MAD Memory Address Driver strength (BIOS)
V.E.R.A. -- Virtual Entity of Relevant Acronyms (September 2014):

MAD Message Address Directory
V.E.R.A. -- Virtual Entity of Relevant Acronyms (September 2014):

MAD Militaerischer AbschirmDienst (mil., org.)
The Free On-line Dictionary of Computing (18 March 2015):

MAD 1. Michigan Algorithm Decoder. 2. A data flow language. ["Implementation of Data Structures on a Data Flow Computer", D.L. Bowen, Ph.D. Thesis, Victoria U Manchester, Apr 1981]. (1999-12-10)
The Devil's Dictionary (1881-1906):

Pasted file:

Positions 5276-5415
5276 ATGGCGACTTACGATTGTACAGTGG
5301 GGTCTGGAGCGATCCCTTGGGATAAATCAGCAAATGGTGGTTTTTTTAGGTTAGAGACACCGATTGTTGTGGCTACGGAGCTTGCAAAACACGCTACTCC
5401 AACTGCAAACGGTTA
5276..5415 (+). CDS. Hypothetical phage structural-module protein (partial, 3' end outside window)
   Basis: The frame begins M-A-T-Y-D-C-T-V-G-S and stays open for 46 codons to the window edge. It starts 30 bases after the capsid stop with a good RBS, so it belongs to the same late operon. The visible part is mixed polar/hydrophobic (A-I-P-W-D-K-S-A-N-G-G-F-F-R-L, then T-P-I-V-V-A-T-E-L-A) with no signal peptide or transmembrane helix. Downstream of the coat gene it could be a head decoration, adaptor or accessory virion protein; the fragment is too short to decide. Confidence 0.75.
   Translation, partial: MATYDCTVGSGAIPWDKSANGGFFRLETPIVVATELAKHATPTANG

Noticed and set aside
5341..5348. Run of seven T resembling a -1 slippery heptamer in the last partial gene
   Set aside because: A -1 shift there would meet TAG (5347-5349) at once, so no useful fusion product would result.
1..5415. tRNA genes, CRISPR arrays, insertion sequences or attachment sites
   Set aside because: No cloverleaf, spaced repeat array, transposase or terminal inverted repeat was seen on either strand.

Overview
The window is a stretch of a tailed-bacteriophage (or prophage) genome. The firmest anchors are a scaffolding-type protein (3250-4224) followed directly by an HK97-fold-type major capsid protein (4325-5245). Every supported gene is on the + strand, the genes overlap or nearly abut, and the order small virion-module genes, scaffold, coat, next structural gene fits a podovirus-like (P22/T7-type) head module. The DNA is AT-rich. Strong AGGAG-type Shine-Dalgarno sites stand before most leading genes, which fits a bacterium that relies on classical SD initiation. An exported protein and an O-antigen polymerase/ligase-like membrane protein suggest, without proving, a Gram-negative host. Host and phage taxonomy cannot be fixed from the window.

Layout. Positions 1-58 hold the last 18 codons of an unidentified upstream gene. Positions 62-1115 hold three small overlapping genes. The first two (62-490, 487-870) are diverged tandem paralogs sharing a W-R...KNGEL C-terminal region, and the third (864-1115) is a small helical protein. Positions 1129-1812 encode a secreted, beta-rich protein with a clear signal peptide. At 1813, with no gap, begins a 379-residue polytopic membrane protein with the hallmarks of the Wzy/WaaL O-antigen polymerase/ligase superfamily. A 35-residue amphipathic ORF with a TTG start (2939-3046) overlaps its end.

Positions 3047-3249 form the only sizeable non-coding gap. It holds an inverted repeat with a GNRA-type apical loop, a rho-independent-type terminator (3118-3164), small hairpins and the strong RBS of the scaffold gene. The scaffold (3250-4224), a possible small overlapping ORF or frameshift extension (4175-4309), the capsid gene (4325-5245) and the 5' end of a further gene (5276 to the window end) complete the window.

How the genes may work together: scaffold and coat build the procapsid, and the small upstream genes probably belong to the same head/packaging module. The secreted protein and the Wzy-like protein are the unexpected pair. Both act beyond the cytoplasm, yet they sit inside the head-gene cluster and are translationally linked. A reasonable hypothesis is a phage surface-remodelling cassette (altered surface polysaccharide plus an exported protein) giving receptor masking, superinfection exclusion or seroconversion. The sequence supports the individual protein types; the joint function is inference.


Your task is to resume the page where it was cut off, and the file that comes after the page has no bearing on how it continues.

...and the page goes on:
MAD, adj. Affected with a high degree of intellectual independence; not conforming to standards of thought, speech and action derived by the conformants from study of themselves; at odds with the majority; in short, unusual. It is noteworthy that persons are pronounced mad by officials destitute of evidence that themselves are sane. For illustration, this present (and illustrious) lexicographer is no firmer in the faith of his own sanity than is any inmate of any madhouse in the land; yet for aught he knows to the contrary, instead of the lofty occupation that seems to him to be engaging his powers he may really be beating his hands against the window bars of an asylum and declaring himself Noah Webster, to the innocent delight of many thoughtless spectators.